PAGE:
If you are interested in the next time this course is being offered, please CLICK HERE

Please leave a comment below if you agree with the statement: “The Rules are the Rules”

Consistency in Code Enforcement—Asset or Liability?

One of the key principles of the standards known as GAAP (Generally Accepted Accounting Procedures) is the consistency principle. The GAAP consistency principle states that when a business has fixed a method for the accounting treatment of an item, it will enter all similar items in the exact same way in the future. Can code enforcement officers adopt a similar approach to enforcement activities?

The oxford dictionary defines consistency as “conformity in the application of something, typically that which is necessary for the sake of logic, accuracy, or fairness….The achievement of a level of performance that does not vary greatly in quality over time”; so for the purposes of this writing, I will use the working description of officer consistency (as it relates to code enforcement) as someone who handles similar situations in the same way, has the same attitudes towards people or things, or achieves the same level of success in resolving issues. With that said, is this practice productive in the regulatory code enforcement arena?

Should the community you serve expect a level of consistency from you and your code enforcement team? Should you be consistent in the quality of your work, in your reliability as a regulator and in completing (or following up) on the tasks you commit to?

Your answer should be a resounding yes!

For public service, especially regulatory enforcement, consistency is especially important. Just like a visit to your favorite restaurant results in the expectation of the same good food all the time, consistency builds reputations. In the case of enforcement, residents expect the same standards. Years of field work has shown me that each individual interaction (or each case) may be different, but the last thing people want is to be treated different than their neighbor– they want a certain level of predictability (the city gives everyone 10 days to cut their grass).  As a regulator, how do you measure your level of effectiveness if what you are measuring isn’t performed consistently?

Lastly, if you want the community you serve to know that you are serious about compliance, establishing and maintaining a level of consistency maintains your message. In other words, the best enforcement efforts will fail without a dedication to consistency.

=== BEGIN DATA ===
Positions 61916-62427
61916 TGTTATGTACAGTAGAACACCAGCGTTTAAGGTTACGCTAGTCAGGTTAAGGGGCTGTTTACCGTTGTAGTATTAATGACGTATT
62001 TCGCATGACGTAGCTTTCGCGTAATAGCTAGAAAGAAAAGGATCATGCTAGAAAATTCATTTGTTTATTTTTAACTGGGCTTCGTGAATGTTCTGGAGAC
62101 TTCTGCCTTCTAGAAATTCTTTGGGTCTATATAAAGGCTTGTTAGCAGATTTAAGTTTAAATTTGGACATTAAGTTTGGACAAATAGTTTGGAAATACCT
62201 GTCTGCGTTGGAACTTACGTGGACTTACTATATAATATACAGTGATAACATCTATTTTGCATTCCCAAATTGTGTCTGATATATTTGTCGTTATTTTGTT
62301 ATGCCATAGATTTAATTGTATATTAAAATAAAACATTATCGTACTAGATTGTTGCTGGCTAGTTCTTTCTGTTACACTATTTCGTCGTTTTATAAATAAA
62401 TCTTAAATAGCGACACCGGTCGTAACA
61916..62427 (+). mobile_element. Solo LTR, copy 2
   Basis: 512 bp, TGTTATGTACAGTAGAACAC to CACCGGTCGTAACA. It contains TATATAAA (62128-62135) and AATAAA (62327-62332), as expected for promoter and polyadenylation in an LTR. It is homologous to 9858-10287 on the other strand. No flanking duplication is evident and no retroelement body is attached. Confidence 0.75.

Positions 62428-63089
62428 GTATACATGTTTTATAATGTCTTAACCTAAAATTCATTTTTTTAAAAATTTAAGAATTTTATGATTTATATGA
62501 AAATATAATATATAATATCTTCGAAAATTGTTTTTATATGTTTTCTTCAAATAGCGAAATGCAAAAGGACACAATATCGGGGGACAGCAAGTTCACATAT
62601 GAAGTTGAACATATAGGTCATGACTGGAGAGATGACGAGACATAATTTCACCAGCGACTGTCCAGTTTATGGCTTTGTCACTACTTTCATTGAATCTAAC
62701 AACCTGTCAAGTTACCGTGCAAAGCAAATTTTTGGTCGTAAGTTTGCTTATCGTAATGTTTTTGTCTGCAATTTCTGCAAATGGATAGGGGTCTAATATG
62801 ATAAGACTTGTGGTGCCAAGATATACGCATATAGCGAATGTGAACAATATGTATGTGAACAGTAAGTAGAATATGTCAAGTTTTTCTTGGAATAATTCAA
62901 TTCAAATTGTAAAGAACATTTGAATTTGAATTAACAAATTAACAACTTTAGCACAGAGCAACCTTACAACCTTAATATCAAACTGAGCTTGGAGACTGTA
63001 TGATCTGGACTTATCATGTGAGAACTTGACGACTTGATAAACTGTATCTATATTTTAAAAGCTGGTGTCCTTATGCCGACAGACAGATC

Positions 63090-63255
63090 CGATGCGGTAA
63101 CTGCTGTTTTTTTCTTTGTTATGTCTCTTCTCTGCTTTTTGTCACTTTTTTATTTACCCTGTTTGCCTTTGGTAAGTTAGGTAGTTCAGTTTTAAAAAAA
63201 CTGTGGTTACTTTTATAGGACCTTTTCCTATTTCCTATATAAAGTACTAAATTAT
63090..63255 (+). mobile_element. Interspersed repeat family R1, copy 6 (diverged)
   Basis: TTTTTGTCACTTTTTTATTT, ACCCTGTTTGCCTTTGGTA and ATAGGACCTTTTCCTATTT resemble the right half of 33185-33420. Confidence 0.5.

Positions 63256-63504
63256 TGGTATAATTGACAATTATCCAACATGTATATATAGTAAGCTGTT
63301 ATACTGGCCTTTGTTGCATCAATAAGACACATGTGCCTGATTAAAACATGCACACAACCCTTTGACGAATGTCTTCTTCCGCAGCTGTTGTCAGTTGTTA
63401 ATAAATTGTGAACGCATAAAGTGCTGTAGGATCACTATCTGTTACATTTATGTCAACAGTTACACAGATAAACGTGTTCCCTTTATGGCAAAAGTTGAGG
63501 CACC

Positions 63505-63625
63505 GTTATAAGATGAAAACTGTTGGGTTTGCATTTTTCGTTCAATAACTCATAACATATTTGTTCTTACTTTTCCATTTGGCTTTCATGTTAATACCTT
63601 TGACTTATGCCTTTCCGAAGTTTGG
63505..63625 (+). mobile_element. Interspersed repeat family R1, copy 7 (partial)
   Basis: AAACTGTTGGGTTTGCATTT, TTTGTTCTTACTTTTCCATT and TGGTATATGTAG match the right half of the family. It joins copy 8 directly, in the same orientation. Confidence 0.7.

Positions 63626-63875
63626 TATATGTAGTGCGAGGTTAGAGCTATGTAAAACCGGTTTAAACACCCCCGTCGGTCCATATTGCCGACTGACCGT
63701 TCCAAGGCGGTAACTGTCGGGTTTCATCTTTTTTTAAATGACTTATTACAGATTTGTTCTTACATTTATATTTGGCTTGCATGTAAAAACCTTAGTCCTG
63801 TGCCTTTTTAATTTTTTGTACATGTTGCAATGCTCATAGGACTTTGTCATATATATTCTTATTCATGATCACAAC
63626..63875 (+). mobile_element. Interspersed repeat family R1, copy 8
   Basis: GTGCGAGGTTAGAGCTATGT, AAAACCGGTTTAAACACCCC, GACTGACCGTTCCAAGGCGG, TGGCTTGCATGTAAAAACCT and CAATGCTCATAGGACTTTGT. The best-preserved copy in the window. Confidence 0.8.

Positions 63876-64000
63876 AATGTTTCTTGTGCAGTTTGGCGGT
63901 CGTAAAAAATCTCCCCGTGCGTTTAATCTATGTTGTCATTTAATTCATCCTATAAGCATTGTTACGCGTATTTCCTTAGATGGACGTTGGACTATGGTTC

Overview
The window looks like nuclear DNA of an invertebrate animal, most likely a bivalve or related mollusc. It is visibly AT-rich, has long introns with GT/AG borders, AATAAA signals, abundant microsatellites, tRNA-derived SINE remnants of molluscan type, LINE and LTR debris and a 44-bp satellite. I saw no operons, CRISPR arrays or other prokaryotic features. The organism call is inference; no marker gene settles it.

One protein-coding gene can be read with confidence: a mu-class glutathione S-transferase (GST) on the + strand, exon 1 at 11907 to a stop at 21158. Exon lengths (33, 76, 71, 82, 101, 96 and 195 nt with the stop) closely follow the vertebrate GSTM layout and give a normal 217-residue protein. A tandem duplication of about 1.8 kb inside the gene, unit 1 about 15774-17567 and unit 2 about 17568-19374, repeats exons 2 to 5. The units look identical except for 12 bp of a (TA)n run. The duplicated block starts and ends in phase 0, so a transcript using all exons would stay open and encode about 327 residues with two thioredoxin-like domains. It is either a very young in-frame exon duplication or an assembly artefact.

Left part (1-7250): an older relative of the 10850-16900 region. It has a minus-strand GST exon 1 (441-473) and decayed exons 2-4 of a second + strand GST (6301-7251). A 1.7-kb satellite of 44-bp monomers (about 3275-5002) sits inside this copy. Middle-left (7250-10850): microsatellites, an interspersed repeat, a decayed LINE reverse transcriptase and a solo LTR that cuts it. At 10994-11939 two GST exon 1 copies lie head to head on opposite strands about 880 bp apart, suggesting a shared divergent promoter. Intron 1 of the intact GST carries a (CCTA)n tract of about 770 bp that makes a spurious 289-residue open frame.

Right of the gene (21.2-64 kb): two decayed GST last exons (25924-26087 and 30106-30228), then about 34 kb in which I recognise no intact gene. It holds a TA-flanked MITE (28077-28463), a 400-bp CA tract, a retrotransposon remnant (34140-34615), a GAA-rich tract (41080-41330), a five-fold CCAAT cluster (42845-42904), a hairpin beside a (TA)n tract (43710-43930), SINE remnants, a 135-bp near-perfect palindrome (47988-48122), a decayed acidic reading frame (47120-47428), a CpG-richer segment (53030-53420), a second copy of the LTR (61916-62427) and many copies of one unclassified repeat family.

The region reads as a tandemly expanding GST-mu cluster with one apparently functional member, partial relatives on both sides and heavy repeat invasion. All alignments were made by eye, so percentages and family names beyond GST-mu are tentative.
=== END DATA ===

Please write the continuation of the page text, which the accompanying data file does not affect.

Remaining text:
About the Author:  Marcus Kellum, MMPA CCEA

Marcus Kellum has worked with local governments, private businesses and professional organizations across the country to train their regulatory, compliance and enforcement officers and inspectors. He spent nearly three decades in public service working with various cities and counties in Georgia, Colorado and the City of New York. He has held positions as code division manager, chief of enforcement, and department director. Marcus is a Certified Code Enforcement Administrator and holds a BS in criminal justice administration, and a master’s degree in management and public administration.

Regulatory Controls and Enforcement at Hotels, Motels and Extended Stays

Photo by Pixabay on Pexels.com

Across the nation, regulatory enforcement officers and inspectors are tasked with protecting the health, welfare, and safety of its residents (and visitors) by ensuring that codes and standards are properly enforced. In addition to property maintenance and zoning, in many communities’ officers have the responsibility of regulating the maintenance of the living conditions inside transient lodging.   

While “quality of life” is hard to define because it means different things to different people, as properly trained regulators, we know what minimum standards are; as such, regardless of whether someone lives in a 8000 square foot home or in an extended stay hotel, they have a right to a safe, sanitary living space.

It is of utmost importance however that legislators and regulators understand the actual value of these establishments in a community and accurately develop a thoughtful process to deal with potential violations. Let me be very clear, any establishment that blatantly interferes with the comfortable enjoyment of the community or maintains their property contrary to acceptable standards, should be dealt with in a manner provided by state law. Period.